How poor contact lens hygiene can harm your eyes

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Poor contact lense hygiene could lead to the need to undergo corneal transplant (Thinkstock photo)

It may be convenient to wear contact lenses to sleep or swim but it can put you at risk for developing corneal ulcers, corneal abrasions and eye infections. With proper treatment, most people will recover. But for serious corneal damage and infection, you may need a corneal transplant to restore vision.

The cornea is the clear, protective layer covering the front of the eye. Wearing dirty contact lenses can cause the cornea to be infected and inflamed with corneal ulcers that are infected erosions in the cornea. Poorly-fitted contact lenses can also scratch the cornea. These corneal ulcers often result in severe eye pain and blurred vision.

"Many young working adults prefer the convenience of wearing contact lenses to glasses. To maintain healthy eyes, practise good contact lens hygiene and  keep wear time down to less than eight hours a day," says Adjunct Associate Professor Jod Mehta, head and consultant (Research), Corneal and External Eye Disease Service at the Singapore National Eye Centre (SNEC).

When a corneal ulcer results in thinning, clouding or perforation of the cornea, a corneal transplant is required to restore vision — and save the eye, adds Adjunct A/Professor Mehta.

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Vision loss from corneal damage

There are several causes of visual loss due to corneal disease. A progressively thin cornea can lead to a disorder called keratoconus, where vision becomes distorted when the normally round-shaped cornea changes into a cone shape.  Infections and injuries can cause the cornea to become increasingly cloudy and opaque, so light rays cannot reach the retina, resulting in poor vision or corneal blindness.

Other causes for corneal damage

Besides contact lens misuse, corneal damage can result from:

  • Trauma caused by external eye injuries
  • Degeneration of the innermost layer of the cornea called endothelium, due to ageing
  • Eye diseases such as keratoconus and herpes simplex virus

What is a corneal transplant?

A corneal transplant is a procedure in which the damaged or diseased cornea is removed and replaced with a new donor cornea.

In traditional corneal transplant (penetrating keratoplasty), the surgeon cuts through the entire thickness of the damaged or diseased cornea and removes a recipient button of approximately 8 mm in size. The round donor cornea is then placed on the recipient and secured with fine sutures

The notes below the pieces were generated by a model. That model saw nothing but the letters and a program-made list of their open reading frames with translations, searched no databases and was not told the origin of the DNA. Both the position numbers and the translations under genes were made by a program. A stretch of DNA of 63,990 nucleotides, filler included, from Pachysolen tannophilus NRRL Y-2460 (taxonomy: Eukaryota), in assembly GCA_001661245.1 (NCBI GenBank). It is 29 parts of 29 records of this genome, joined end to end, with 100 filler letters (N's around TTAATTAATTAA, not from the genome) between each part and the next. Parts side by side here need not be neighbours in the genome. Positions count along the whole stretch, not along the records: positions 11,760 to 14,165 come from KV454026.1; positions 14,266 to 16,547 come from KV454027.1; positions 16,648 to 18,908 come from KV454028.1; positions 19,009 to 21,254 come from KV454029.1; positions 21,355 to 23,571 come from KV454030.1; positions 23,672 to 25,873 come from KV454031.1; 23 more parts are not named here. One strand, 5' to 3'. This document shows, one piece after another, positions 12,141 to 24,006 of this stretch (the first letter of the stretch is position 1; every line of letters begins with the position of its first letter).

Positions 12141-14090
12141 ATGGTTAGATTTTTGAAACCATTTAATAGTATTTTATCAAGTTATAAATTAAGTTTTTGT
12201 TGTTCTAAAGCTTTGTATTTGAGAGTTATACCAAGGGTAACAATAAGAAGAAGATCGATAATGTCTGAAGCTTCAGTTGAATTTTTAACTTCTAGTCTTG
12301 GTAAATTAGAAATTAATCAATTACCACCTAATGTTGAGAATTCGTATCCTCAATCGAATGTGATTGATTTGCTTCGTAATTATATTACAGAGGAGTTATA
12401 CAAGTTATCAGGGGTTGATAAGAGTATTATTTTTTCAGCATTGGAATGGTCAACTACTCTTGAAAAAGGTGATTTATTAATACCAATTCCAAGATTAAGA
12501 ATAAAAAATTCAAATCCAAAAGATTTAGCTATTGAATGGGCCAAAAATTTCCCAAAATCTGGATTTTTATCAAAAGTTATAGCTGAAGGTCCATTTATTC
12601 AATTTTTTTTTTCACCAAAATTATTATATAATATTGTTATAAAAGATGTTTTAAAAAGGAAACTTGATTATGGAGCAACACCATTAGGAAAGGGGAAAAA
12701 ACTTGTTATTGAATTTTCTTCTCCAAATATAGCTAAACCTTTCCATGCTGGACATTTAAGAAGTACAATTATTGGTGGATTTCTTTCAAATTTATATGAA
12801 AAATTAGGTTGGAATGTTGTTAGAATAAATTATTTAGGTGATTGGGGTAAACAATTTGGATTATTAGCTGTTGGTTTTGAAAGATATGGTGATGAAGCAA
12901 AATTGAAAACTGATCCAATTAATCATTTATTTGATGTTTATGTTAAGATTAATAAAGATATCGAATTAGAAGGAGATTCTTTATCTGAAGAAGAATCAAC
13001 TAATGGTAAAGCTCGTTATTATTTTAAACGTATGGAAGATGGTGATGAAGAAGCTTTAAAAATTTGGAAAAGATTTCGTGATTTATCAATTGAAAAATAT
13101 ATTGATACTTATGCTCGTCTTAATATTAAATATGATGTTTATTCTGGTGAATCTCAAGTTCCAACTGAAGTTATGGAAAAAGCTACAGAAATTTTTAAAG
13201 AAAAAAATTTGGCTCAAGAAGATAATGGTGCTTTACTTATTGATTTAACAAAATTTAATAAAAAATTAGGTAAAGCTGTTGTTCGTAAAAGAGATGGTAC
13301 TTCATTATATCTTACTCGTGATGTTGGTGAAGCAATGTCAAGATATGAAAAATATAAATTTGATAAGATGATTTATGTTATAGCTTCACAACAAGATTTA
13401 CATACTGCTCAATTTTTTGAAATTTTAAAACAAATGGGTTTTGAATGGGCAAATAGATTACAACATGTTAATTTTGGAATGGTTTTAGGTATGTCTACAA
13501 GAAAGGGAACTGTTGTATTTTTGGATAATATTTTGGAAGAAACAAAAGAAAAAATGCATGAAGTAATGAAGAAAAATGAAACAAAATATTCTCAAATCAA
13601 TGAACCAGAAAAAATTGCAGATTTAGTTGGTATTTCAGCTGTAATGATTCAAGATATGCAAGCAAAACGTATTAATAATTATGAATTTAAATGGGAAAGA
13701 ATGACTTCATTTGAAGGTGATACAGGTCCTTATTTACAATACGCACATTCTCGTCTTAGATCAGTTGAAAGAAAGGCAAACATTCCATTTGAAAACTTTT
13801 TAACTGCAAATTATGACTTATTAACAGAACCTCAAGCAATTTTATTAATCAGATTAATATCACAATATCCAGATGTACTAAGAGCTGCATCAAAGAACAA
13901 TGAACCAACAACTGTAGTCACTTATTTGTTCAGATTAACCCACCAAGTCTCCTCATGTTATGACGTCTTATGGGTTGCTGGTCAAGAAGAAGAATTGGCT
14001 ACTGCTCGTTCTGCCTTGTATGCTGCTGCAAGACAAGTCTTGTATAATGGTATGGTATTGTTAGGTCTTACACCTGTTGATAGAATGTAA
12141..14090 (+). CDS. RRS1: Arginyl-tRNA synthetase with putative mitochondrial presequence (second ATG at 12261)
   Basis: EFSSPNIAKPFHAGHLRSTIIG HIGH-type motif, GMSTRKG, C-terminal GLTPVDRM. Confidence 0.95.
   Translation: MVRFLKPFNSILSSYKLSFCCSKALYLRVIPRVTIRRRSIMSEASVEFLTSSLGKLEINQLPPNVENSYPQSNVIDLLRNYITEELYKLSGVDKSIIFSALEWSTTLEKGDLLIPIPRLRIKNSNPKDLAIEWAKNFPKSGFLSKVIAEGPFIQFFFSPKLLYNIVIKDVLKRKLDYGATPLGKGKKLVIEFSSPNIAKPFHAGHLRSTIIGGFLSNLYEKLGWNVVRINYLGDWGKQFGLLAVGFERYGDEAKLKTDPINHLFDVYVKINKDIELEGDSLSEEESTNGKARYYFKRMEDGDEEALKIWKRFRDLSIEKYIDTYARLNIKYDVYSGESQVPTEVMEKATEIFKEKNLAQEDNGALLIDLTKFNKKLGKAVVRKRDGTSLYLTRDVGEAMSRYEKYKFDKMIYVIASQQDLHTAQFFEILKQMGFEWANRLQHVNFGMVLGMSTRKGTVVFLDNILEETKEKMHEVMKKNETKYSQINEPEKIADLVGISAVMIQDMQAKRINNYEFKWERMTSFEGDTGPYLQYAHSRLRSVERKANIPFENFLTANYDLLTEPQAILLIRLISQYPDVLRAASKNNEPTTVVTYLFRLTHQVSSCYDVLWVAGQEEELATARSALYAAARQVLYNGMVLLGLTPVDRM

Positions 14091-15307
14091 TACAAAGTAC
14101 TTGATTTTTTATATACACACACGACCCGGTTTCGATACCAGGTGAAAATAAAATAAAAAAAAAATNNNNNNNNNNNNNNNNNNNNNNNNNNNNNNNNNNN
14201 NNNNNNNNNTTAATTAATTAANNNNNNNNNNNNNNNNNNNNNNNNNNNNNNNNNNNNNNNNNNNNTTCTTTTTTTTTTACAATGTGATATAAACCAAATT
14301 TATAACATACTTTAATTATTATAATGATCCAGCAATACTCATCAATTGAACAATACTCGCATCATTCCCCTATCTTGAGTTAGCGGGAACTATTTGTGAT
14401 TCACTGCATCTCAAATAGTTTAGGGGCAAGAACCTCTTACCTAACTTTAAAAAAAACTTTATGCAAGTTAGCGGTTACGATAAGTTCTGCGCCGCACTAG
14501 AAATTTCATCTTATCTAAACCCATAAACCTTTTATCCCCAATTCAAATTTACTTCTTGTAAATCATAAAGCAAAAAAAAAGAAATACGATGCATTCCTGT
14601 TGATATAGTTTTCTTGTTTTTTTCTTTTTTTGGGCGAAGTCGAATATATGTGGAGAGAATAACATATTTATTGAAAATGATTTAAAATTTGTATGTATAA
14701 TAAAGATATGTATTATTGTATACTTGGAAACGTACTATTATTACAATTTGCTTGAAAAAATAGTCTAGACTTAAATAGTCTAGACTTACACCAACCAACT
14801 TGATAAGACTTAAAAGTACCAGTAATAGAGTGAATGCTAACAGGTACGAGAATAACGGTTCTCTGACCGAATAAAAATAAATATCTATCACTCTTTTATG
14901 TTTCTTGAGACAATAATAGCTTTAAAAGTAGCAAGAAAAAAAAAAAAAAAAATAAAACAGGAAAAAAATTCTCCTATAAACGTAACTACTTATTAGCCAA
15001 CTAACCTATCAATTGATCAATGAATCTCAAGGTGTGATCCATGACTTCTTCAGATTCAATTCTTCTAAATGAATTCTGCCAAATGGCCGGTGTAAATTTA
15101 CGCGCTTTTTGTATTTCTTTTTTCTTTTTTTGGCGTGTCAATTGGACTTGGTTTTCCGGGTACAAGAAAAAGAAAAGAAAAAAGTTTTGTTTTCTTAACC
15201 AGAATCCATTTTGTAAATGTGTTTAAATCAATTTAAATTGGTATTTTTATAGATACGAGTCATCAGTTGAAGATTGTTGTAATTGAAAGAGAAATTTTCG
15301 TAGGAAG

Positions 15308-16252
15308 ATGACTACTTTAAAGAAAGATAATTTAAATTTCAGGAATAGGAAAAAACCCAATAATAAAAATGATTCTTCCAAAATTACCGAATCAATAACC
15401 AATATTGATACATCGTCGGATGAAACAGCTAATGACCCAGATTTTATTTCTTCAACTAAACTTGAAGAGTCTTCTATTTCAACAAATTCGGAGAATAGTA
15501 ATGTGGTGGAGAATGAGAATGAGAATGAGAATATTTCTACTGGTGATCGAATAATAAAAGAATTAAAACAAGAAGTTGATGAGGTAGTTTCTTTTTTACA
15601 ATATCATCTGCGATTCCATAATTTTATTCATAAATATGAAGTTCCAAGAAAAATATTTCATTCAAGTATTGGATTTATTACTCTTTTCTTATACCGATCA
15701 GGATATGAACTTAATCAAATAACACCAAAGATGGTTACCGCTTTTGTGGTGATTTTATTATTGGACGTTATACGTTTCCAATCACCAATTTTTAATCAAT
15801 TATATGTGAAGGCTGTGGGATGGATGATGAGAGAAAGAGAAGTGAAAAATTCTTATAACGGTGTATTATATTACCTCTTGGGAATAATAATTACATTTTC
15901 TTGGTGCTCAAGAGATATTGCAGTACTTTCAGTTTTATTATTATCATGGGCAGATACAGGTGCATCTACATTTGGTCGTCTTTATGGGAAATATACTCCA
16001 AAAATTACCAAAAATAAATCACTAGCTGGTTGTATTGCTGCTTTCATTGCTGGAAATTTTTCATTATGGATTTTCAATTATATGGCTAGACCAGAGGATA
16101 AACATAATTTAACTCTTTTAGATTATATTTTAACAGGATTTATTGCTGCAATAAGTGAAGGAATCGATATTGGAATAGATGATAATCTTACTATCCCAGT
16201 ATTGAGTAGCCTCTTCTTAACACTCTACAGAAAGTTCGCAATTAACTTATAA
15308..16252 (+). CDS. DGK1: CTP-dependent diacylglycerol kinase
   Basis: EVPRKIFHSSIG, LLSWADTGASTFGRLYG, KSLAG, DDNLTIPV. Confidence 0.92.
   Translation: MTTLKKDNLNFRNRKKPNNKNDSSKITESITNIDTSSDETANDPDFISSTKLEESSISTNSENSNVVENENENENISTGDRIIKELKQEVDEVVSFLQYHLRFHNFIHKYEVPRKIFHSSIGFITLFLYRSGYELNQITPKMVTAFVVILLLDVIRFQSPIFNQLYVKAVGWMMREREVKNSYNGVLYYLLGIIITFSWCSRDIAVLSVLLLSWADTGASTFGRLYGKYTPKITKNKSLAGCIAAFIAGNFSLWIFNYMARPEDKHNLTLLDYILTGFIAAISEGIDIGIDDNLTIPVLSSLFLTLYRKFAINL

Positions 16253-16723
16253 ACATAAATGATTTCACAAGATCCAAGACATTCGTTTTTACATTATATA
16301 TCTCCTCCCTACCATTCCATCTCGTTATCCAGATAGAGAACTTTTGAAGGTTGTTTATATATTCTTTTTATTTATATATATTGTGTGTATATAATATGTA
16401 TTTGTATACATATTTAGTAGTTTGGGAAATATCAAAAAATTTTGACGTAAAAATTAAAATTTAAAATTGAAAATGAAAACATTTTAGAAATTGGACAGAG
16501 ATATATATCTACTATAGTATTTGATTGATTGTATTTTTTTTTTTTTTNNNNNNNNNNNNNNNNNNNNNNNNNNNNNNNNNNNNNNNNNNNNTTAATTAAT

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Lamellar keratoplasty

In newer corneal transplant techniques such as Anterior Lamellar Keratoplasty (ALK), only the superficial, damaged or diseased front layers of the cornea are removed, thus preserving the corneal endothelium, the deep, innermost layer of the cornea.

Deep Anterior Lamellar Keratoplasty (DALK) is similar to ALK except that it removes nearly all of the front layers of the cornea down to almost the deepest layer - Descemet's membrane.

Surgeons usually perform these corneal transplant procedures for misshapen corneas (keratoconus) and corneal scars. About 30 per cent of SNEC's corneal transplants are ALK and DALK procedures.

Endothelial keratoplasty: A new form of sutureless corneal transplant

In advanced corneal transplant procedures such as DMEK (Descemet's Membrane Endothelial Keratoplasty) and DSAEK (Descemet's Stripping Automated Endothelial Keratoplasty), only the diseased innermost endothelial layer is replaced, leaving most of the original cornea intact.

"Endothelial keratoplasty is probably the most significant advance in corneal transplantation today, because it is essentially a new form of sutureless, keyhole corneal transplantation", says Adjunct A/Prof Mehta.

As it requires only a small incision at the side of the cornea and no sutures on the surface of the cornea, the eye is much stronger, visual recovery is faster and there is less refractive unpredictability.

Related article: More info on DMEK, a new and improved corneal transplant procedure

More than 40 per cent of corneal transplants at SNEC are endothelial keratoplasty.

"Although complications can happen as with any surgical procedure, advanced surgical techniques e.g. with our Endoglide (developed at SNEC) have reduced these and made corneal transplantation a relatively safe surgery with shorter recovery time and lower risk of rejection," says Adjunct A/Prof Mehta.

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This article was written by Teresa Cheong for Health Xchange, with expert input from the Corneal and External Eye Disease Service at the Singapore National Eye Centre (SNEC).

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Health Xchange's articles are meant for informational purposes only and cannot replace professional surgical, medical or health advice, examination, diagnosis, or treatment.